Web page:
Procter & Gamble Settles With California Over Allegedly Misleading Moisturizer Boxes

Image courtesy of How big is this jar?

How big is this jar?

How big is this jar?

When an item is costly by the ounce and comes in very small containers, how can you make the product seem more substantial while also making it harder to steal? Many companies that make expensive things to smear on your face solve this problem by adding a false bottom to jars. Procter & Gamble’s Olay brand was accused of doing this by four California counties, and has agreed to settle the lawsuit by changing the product’s packaging and paying a civil penalty.

California, it turns out, does not mess around when it comes to protecting consumers from deceptively large packaging. You might remember a similar settlement with pharmacy chain CVS last year regarding the plumped-up packaging of their facial moisturizers.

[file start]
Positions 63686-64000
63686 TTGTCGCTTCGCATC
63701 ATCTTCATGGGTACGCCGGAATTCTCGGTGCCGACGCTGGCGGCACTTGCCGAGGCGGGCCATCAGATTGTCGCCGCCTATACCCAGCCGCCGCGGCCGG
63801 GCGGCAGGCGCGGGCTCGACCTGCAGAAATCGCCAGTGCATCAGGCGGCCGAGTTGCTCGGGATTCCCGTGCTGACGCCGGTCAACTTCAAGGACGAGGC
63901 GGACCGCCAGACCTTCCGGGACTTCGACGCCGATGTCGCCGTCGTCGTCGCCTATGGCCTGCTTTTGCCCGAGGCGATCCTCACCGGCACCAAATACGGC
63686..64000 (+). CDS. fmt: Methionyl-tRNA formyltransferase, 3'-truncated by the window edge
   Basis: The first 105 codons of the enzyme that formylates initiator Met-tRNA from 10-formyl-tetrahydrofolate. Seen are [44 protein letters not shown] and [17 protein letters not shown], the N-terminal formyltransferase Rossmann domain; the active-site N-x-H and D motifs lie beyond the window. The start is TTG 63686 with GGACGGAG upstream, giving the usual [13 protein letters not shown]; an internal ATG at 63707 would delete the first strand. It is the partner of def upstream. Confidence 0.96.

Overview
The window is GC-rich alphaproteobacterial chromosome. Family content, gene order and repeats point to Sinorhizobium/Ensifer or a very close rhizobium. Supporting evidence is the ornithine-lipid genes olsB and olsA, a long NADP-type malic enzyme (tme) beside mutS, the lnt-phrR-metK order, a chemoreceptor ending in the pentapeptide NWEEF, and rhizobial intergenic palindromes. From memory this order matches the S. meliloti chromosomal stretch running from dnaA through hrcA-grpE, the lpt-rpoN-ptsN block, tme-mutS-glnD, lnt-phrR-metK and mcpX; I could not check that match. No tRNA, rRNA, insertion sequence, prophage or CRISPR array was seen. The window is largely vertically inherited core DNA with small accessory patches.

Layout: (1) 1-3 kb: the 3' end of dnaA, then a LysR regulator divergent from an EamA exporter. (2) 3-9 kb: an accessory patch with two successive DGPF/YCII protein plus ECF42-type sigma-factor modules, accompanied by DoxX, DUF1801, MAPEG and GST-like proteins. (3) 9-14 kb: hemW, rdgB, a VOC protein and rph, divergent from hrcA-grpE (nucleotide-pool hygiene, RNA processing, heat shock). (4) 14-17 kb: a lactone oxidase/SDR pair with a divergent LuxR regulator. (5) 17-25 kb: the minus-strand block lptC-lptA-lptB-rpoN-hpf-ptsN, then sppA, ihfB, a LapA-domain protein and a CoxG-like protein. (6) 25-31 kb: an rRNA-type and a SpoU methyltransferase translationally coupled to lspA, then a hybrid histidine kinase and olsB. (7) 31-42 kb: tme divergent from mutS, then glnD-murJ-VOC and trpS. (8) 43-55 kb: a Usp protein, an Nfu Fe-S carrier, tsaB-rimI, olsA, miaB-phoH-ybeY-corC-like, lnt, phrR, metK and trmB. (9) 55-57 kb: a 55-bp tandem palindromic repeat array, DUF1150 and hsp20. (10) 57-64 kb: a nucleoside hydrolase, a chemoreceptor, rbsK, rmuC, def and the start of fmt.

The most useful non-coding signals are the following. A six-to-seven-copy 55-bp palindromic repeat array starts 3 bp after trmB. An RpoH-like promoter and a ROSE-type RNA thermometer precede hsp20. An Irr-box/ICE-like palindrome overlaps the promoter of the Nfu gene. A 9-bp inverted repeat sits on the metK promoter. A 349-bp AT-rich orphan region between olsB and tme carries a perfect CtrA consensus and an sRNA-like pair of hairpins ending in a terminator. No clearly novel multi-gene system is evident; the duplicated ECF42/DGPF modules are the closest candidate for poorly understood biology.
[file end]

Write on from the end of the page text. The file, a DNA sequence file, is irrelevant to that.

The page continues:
This investigation began back in 2012, when investigators in four counties discovered that for some moisturizers, the size of a product’s box depended not on the actual size of the container, but on the price per ounce. The Wall Street Journal cites one example: a 1.7-ounce jar of Regenerist Luminous that comes in a box twice as large as a 2-ounce jar of the brand’s Active Hydrating moisturizer. The main difference between these products is that the Regenerist Luminous costs more than three times as much per ounce.

Of course, slack fill in beauty products is nothing new. One of our readers sawed open a Noxzema jar to reveal the false bottom that Unilever concealed inside. There’s a smaller spice-maker suing McCormick over containers of pepper that contain less product but have stayed the same size.

A company spokesperson explained to the WSJ that the company didn’t misrepresent the sizes of their moisturizers on purpose. “There was never any intention to misrepresent the size of our products,” a representative said, and the company will change the packaging for relevant products as well as paying that $850,000 civil penalty.

P&G Settles Suit on Puffed-Up Packaging [Wall Street Journal]